Fall poetry in farm countryFall is upon us. It seems hard to believe, but the row crop season harvest could be over before the end of October, depending on whether we start getting badly needed rain. Forgive me for not writing a “drought of 2013” story until we know whether it’s rained before freeze-up.
By: Mikkel Pates, Agweek
FARGO, N.D. — Fall is upon us. It seems hard to believe, but the row crop season harvest could be over before the end of October, depending on whether we start getting badly needed rain. Forgive me for not writing a “drought of 2013” story until we know whether it’s rained before freeze-up.
For those of you who have been suffering with Canada goose depredation, I have been more than sympathetic. I’ve taken action on your behalf.
I picked up a license early and pursued some early goose action in LaMoure County, N.D. There were plenty of the honkers around. My hunting friend said he had talked to a modest-sized farmer in the area who had lost $10,000 to these birds in his soybean crop in the past year. I don’t know what his losses are in 2012, but I have to give the North Dakota Game and Fish Department kudos for making a statement with these limits.
Early-season hunting is finished now. The 15-bird-per-day limit was nearly double the previous year’s limit, and the message from the department is that it is trying to help farmers cope with a sudden expansion of the so-called “local” geese. The limits are now back to three per day for the regular season, which includes out-of-staters.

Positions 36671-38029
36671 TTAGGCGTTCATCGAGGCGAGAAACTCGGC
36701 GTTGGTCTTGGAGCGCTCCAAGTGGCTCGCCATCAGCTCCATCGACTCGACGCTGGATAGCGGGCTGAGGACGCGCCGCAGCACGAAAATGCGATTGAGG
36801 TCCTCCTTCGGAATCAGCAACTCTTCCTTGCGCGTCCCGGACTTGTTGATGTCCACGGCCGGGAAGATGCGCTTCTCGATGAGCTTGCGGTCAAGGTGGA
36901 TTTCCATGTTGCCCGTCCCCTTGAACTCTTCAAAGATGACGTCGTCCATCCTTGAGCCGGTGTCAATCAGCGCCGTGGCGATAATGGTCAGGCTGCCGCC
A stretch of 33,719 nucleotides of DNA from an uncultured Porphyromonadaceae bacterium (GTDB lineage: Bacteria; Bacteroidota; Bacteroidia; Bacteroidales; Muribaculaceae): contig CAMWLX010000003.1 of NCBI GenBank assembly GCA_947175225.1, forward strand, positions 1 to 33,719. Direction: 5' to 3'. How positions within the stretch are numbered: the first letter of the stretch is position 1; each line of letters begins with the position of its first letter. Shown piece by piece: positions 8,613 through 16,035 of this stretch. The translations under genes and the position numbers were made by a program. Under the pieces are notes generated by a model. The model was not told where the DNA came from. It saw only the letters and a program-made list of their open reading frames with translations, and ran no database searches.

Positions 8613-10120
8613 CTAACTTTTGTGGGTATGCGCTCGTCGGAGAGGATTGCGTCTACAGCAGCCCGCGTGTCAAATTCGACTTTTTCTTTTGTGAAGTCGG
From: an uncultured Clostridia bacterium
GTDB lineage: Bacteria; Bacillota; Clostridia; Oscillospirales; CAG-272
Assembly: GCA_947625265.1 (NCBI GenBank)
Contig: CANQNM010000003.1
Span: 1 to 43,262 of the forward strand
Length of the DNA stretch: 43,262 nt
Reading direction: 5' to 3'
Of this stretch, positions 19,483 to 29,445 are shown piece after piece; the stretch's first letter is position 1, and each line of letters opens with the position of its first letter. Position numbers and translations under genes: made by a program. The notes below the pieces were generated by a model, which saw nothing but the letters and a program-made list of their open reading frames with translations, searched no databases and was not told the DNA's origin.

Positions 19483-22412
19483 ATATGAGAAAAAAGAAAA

When I talk to farmers in the region, I typically ask about whether they hunt birds. Most don’t. I have learned that it’s either because they spend sufficient time outdoors in their cropping season and pursue other hobbies, or hunting (birds, especially) doesn’t work out with their harvest and fall fieldwork schedule.
Me? I have been hunting birds most of my life. It’s a chance to go walking in rural areas, renewing friendships with farmers and ranchers whom I’ve met outside of my writing world. I mostly go to the places I’ve gone for years, on land I’ve revisited in dry, wet and moderate times. I often am with my son, now in his mid-20s, who has been seeing these same places since he was 11.
After shooting some geese in the morning, we went to Stutsman County, N.D., for the grouse opener.
We didn’t see a bird, but we had a great day out there, watching hunting dog Barnum look for birds, and Bailey, now 14 years old (100 in dog years), as he pretended to hunt. Seeing old Bailey struggle where he once flew across the land reminded us that we have so many seasons in this life. I remember a conversation with another Stutsman County farmer recently, who talked about the number of crops in a life.
For those of you who are hunters, or know one, I would like to recommend you pick up a book or two at your favorite outlet — poetry.
It’s by Tim Murphy of Fargo, N.D., a former farm financier, and one of the finest poets you’ll read. Last fall, Murphy published two books —“Mortal Stakes/Faint Thunder” and “Hunter’s Log.” They’re both great, and would make a good Christmas (or Thanksgiving) gift for a friend, or to yourself.
This isn’t namby-pamby stuff. There are references to Murphy’s struggles with spirituality, alcoholic over-indulgence, clerical sexual abuse and homosexuality. Beyond some serious pain, Murphy reveals overarching and universal joys, including his love for his fourth dog, Feeney. My compliments to the Lewis & Clark Fort Mandan Foundation’s Dakota Institute Press for publishing these books. Both are $19.95 in hard copy and $14.95 in paperback. Go to www.FortMandan.com for information.
One final note: If you see a hunter this fall, tell him or her something about how you farm. More importantly, tell them why. That’s where the poetry is.